# pKa and pKb calculation

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• Feb 5th 2008, 02:43 PM
Dan167
rightyo I tried to put in values for the equation but I have no idea what goes where ... Don't worry I'll just make up the marks on the organic chemistry bit lol I give up on this stuff
• Feb 5th 2008, 02:54 PM
Jhevon
Quote:

Originally Posted by Dan167
rightyo I tried to put in values for the equation but I have no idea what goes where ... Don't worry I'll just make up the marks on the organic chemistry bit lol I give up on this stuff

i don't see your hang up, Dan.

you have $x^2 + K_ax - 0.1K_a = 0$ there are not many choices of where to put anything. you know that $K_a = 3.3 \times 10^{-2}$, so just replace $K_a$ with that wherever you see it, so you get

$x^2 + {\color{red}(3.3 \times 10^{-2})}x - 0.1{\color{red}(3.3 \times 10^{-2})} = 0$

so you get $x^2 + 0.033x - 0.0033 = 0$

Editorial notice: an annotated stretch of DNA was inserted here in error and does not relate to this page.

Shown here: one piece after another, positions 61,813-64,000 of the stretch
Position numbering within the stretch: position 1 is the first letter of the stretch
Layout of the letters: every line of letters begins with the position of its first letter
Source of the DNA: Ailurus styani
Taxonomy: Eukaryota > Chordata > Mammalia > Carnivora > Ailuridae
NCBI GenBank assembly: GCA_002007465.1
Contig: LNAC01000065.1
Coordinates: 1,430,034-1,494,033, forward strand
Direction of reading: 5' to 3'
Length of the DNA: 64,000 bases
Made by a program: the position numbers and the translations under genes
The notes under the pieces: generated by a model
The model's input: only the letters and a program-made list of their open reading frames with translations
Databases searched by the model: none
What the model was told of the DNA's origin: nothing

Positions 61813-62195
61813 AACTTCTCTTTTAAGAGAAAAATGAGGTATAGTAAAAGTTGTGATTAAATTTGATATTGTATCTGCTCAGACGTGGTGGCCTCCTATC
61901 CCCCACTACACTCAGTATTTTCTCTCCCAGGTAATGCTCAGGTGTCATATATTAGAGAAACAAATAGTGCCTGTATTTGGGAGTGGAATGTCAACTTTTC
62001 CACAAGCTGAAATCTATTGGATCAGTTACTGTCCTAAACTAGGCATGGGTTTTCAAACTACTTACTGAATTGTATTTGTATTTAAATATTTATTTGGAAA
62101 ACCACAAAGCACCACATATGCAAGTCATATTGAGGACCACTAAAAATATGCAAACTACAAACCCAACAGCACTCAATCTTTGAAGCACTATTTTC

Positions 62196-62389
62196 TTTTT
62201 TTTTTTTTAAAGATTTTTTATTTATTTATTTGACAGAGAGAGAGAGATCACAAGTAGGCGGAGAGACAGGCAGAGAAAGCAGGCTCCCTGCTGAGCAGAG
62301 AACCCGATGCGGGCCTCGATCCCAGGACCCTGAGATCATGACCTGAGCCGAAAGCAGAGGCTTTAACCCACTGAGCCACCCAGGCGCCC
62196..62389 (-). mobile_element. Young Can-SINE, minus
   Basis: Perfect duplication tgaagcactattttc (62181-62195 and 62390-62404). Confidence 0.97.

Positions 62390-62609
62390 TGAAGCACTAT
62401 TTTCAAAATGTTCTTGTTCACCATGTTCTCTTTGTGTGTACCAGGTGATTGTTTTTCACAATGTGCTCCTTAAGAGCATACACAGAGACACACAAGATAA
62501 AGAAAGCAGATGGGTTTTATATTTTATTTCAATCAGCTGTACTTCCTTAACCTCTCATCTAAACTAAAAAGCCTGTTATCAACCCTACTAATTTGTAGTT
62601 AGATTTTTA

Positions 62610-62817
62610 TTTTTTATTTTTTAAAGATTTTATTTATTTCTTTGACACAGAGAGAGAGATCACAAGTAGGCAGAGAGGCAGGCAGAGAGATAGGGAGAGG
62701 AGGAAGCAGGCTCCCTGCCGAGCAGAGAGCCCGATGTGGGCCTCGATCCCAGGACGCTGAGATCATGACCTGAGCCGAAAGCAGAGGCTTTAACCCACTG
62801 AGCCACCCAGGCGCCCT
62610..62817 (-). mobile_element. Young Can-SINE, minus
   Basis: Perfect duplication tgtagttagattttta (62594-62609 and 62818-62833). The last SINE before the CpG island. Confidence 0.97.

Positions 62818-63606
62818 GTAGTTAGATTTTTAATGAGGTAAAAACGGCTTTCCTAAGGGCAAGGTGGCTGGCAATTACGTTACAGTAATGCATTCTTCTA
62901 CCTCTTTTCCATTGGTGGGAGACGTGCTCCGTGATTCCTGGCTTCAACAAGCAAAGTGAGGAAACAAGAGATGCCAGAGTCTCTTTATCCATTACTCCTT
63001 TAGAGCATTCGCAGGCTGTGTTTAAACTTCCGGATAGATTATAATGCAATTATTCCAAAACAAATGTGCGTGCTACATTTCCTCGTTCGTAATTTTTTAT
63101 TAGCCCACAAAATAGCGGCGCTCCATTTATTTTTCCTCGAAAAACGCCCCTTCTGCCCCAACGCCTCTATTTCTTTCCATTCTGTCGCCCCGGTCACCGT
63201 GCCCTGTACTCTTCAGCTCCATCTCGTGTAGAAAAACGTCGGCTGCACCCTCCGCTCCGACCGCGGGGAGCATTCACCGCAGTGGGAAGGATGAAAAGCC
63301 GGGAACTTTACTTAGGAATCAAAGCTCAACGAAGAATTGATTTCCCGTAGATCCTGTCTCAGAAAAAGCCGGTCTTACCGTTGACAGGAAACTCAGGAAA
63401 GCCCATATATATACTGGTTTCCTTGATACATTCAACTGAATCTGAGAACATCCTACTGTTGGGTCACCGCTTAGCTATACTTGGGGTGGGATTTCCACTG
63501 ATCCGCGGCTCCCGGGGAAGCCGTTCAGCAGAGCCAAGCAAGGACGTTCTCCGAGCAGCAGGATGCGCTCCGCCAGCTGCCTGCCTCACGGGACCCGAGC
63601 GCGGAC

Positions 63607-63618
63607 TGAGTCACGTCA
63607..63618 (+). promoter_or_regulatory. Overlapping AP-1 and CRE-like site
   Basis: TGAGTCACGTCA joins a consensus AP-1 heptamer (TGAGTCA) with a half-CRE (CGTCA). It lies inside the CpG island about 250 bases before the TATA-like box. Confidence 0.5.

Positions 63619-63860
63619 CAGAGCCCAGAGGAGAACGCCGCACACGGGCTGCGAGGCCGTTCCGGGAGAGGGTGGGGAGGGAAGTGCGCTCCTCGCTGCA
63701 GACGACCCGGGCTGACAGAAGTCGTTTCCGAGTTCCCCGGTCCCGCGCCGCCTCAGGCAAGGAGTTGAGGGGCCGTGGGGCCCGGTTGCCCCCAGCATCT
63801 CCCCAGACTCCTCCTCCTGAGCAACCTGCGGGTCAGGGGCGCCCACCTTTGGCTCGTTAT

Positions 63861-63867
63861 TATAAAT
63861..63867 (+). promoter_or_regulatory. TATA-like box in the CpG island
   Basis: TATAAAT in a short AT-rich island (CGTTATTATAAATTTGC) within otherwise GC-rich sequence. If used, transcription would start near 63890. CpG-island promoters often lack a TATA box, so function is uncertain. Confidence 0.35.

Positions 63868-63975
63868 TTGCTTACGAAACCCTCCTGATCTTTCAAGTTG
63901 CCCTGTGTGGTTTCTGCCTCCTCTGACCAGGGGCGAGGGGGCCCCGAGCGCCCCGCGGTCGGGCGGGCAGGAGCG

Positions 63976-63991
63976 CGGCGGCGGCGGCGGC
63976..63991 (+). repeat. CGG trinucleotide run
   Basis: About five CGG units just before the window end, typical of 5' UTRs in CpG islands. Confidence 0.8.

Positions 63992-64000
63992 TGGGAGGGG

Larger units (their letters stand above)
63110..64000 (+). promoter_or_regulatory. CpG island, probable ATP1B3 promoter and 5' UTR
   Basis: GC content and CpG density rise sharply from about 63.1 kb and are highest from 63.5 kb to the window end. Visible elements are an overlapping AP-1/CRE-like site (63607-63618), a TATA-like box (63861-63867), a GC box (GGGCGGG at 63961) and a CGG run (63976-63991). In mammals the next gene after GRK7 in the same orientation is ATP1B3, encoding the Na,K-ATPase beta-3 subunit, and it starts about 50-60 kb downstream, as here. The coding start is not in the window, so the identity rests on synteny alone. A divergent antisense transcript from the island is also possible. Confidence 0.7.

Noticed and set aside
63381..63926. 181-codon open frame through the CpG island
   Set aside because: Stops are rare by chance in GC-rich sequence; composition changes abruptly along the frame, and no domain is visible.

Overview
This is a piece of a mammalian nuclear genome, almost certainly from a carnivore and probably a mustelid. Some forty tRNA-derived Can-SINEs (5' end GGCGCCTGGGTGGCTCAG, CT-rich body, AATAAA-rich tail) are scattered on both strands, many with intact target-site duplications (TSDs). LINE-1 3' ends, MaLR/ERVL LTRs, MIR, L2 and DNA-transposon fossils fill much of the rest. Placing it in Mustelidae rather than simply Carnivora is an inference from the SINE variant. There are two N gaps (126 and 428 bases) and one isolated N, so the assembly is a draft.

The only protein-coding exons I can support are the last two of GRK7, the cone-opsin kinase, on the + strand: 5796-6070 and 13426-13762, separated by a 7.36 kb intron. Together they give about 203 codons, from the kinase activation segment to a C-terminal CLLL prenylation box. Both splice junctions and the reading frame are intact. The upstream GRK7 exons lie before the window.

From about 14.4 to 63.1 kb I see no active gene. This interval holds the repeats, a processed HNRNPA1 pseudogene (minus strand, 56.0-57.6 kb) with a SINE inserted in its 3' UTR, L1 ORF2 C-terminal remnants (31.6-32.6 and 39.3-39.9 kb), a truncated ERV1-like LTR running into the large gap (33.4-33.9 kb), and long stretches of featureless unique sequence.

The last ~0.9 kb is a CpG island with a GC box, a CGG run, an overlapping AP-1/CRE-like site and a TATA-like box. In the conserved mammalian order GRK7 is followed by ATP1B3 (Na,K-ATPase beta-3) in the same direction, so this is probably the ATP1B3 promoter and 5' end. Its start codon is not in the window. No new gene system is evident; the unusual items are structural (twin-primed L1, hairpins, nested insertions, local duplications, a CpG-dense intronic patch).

so, $x = \frac {-b \pm \sqrt{b^2 - 4ac}}{2a} = \frac {-0.033 \pm \sqrt{(0.033)^2 - 4(1)(0.0033)}}{2}$

and just plug that in your calculator

when you get the answer, take the logarithm of it and then take it's negative and you have the pH
• Feb 5th 2008, 02:58 PM
bobak
If your having difficulty with the qudratic formula just assume that the change in conceration of the acid can be nelgated and use the following formula instead.

$Ka = \frac{x^2}{[Acid]}$

your answer will be a bit off, but your chemistry teachers may not mind, you should ask them is that is allowed on your course (because it is on mine).

Yeah we have the same general feeling in my chemistry class as well most people make up all the marks on the organic chemistry, I however make up the marks with analytical chemistry ;) .
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